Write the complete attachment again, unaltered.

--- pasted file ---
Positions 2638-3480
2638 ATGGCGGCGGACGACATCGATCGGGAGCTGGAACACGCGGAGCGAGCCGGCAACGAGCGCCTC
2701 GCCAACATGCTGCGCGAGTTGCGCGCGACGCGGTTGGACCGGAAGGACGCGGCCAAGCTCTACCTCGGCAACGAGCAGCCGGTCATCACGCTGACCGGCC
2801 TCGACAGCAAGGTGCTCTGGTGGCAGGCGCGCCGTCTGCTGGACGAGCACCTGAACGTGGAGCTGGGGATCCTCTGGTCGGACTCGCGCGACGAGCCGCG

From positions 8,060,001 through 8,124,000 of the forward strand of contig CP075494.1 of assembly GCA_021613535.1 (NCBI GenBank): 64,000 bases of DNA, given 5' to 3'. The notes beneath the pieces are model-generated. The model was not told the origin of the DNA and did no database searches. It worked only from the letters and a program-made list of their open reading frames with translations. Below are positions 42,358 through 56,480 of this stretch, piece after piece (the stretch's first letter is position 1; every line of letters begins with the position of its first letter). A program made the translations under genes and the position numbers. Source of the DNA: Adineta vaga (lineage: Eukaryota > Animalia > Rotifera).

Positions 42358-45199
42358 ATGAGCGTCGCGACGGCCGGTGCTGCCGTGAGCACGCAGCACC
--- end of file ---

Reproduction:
Positions 2638-3480
2638 ATGGCGGCGGACGACATCGATCGGGAGCTGGAACACGCGGAGCGAGCCGGCAACGAGCGCCTC
2701 GCCAACATGCTGCGCGAGTTGCGCGCGACGCGGTTGGACCGGAAGGACGCGGCCAAGCTCTACCTCGGCAACGAGCAGCCGGTCATCACGCTGACCGGCC
2801 TCGACAGCAAGGTGCTCTGGTGGCAGGCGCGCCGTCTGCTGGACGAGCACCTGAACGTGGAGCTGGGGATCCTCTGGTCGGACTCGCGCGACGAGCCGCG

From positions 8,060,001 through 8,124,000 of the forward strand of contig CP075494.1 of assembly GCA_021613535.1 (NCBI GenBank): 64,000 bases of DNA, given 5' to 3'. The notes beneath the pieces are model-generated. The model was not told the origin of the DNA and did no database searches. It worked only from the letters and a program-made list of their open reading frames with translations. Below are positions 42,358 through 56,480 of this stretch, piece after piece (the stretch's first letter is position 1; every line of letters begins with the position of its first letter). A program made the translations under genes and the position numbers. Source of the DNA: Adineta vaga (lineage: Eukaryota > Animalia > Rotifera).

Positions 42358-45199
42358 ATGAGCGTCGCGACGGCCGGTGCTGCCGTGAGCACGCAGCACC